One significant character flaw I concede is my propensity to have a bit of a temper. It takes allot for it to surface, but once it rears its ugly head, the flood gates tend to open. On the verge of losing my temper, I gave this salesperson one last chance to do business scrupulously, and asked him, "Is this really how you want to go about this? Because if it is, we are going to have a very big problem. I suggest you check with your supervisor [who happens to be the company's owner], and ask him if he would reconsider his position, given the fact that you misrepresented your products, and on top of that, are defective and useless for any patients that weigh over 12 pounds."
At this he left me on hold for 5 minutes, and returned with his bosses answer that he will not refund my money for the defective pumps that I purchased, but that I am again welcome to receive company credit to instead purchase other types of medical equipment from them. Temper now lost, I told him exactly where he can stick those pumps, and informed him that under no uncertain terms (perhaps spiced with a few colorful metaphors), that he will live to regret his decision.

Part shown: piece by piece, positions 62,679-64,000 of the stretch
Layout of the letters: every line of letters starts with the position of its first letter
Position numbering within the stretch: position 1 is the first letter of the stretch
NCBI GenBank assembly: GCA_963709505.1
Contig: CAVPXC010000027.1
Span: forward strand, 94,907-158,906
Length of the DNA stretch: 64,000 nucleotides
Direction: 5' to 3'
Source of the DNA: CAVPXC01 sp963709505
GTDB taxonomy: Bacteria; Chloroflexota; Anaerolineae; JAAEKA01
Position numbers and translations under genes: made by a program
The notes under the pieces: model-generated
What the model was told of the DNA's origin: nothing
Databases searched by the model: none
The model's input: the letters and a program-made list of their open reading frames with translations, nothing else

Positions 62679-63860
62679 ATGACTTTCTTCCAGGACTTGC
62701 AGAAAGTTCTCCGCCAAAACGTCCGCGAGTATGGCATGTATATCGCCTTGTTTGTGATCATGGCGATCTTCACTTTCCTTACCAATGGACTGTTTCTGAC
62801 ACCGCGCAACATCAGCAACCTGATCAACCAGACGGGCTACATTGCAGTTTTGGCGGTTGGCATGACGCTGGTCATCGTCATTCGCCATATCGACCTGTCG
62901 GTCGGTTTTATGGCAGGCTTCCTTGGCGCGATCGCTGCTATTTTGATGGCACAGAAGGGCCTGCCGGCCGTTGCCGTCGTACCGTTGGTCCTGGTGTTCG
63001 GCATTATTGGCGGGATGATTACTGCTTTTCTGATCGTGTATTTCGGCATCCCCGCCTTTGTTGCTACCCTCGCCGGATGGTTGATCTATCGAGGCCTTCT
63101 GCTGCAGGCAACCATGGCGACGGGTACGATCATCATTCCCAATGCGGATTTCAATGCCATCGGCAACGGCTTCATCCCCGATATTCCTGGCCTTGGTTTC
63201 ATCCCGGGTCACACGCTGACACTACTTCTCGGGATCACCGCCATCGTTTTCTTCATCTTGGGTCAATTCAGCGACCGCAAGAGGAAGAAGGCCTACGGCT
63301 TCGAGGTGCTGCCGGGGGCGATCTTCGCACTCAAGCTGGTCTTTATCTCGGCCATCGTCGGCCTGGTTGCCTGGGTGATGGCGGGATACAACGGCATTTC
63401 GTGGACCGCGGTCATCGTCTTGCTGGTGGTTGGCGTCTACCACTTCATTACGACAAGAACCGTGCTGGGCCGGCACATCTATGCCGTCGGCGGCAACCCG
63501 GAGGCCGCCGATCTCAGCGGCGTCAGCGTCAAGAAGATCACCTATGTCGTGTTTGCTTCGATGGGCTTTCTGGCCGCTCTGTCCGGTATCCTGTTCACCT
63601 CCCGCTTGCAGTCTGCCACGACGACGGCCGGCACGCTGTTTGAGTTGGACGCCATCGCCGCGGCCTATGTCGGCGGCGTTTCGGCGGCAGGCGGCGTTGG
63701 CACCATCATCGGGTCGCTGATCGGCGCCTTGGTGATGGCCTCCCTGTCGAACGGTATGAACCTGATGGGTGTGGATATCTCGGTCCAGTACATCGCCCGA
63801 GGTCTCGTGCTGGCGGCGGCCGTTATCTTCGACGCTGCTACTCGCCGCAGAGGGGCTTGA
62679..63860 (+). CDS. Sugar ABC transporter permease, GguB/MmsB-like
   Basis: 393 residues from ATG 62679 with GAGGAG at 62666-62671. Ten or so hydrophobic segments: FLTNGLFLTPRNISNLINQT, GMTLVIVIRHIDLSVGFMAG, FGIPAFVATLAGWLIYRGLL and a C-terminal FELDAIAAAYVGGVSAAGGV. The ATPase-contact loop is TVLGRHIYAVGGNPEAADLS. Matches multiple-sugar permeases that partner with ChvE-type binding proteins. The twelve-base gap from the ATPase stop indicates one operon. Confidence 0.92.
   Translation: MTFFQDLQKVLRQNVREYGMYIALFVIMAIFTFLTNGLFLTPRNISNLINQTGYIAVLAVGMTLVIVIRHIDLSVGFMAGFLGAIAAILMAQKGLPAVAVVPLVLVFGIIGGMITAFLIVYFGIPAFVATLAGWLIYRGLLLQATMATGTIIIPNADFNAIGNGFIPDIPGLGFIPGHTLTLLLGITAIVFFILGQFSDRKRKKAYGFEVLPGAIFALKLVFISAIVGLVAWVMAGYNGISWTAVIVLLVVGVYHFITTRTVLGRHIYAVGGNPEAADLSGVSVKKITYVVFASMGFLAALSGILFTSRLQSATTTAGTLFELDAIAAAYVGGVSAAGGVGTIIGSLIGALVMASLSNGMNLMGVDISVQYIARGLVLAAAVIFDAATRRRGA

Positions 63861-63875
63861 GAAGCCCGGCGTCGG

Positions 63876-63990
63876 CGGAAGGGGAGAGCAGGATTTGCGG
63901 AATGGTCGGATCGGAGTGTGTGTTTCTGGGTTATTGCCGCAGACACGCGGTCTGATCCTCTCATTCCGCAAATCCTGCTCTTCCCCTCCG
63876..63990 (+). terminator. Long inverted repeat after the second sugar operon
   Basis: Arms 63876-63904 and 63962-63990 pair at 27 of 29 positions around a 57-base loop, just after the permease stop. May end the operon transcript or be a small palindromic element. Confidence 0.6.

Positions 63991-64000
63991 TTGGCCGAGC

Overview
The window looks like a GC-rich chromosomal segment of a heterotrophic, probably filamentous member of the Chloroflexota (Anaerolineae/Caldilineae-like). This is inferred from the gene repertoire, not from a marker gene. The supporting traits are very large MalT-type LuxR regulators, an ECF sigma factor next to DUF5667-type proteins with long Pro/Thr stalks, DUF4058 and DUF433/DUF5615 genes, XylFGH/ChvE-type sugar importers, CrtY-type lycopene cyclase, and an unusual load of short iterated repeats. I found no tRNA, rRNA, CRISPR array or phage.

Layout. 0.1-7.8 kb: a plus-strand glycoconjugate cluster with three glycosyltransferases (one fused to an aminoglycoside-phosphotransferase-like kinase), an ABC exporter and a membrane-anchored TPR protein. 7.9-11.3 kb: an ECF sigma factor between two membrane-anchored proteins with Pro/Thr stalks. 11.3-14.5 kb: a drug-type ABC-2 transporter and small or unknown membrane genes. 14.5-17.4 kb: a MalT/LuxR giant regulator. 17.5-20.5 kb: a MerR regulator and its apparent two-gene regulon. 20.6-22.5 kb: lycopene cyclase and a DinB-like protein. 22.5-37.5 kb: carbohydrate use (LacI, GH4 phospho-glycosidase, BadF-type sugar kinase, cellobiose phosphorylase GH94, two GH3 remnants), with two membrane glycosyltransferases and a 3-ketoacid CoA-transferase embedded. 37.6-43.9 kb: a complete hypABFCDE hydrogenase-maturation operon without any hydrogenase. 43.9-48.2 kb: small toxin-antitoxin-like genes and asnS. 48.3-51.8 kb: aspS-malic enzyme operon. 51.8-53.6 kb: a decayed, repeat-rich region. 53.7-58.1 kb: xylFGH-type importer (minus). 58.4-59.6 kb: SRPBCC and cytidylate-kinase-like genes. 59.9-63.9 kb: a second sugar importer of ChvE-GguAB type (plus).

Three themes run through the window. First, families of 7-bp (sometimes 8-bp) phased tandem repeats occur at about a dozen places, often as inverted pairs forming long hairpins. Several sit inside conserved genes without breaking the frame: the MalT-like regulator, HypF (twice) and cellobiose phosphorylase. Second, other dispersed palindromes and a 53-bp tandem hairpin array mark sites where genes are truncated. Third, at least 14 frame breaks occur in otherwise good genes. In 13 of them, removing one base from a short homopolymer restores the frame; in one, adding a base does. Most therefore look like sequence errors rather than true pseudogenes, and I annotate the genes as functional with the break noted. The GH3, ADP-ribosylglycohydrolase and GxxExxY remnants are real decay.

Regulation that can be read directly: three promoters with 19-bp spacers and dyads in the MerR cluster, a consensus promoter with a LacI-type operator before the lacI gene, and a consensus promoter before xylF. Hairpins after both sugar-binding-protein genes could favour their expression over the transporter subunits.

While it hurts greatly to be out $2000 in a rough economy, and still have my practiced compromised without much needed functional IV fluid pumps for my practice, what appalls me the most about the actions of this company, is that they can act with such deliberate dismissal of ethical business practices, and proceed with such unethical, borderline criminal, behavior.
The very moment I got off the telephone, I proceeded straight to my bank with whom I have loyally kept all of my practice finances since 2004. I explained the situation to them and they advised me that I should send the pumps back immediately, after which they could provide me with a provisional refund for the cost of the fluid pumps, while they launch a dispute investigation against this company. While I have right on my side and am confident that my bank will find in my favor, I have to live for the next several days with the anxiety that I cannot be certain that the weasel who owns this company may somehow convince my bank to find in his favor. What's more, I have already out of necessity had to allocate that provisional refund to buy IV fluid pumps from another company that was highly recommended by a close colleague - not having IV fluid pumps places a big strain on a practice, and I had no time to wait. As such, I am in danger of essentially having $2000 essentially stolen from me, while even worse, having to live with the knowledge that a group of thieves under the guise of legitimate business men, got away with it.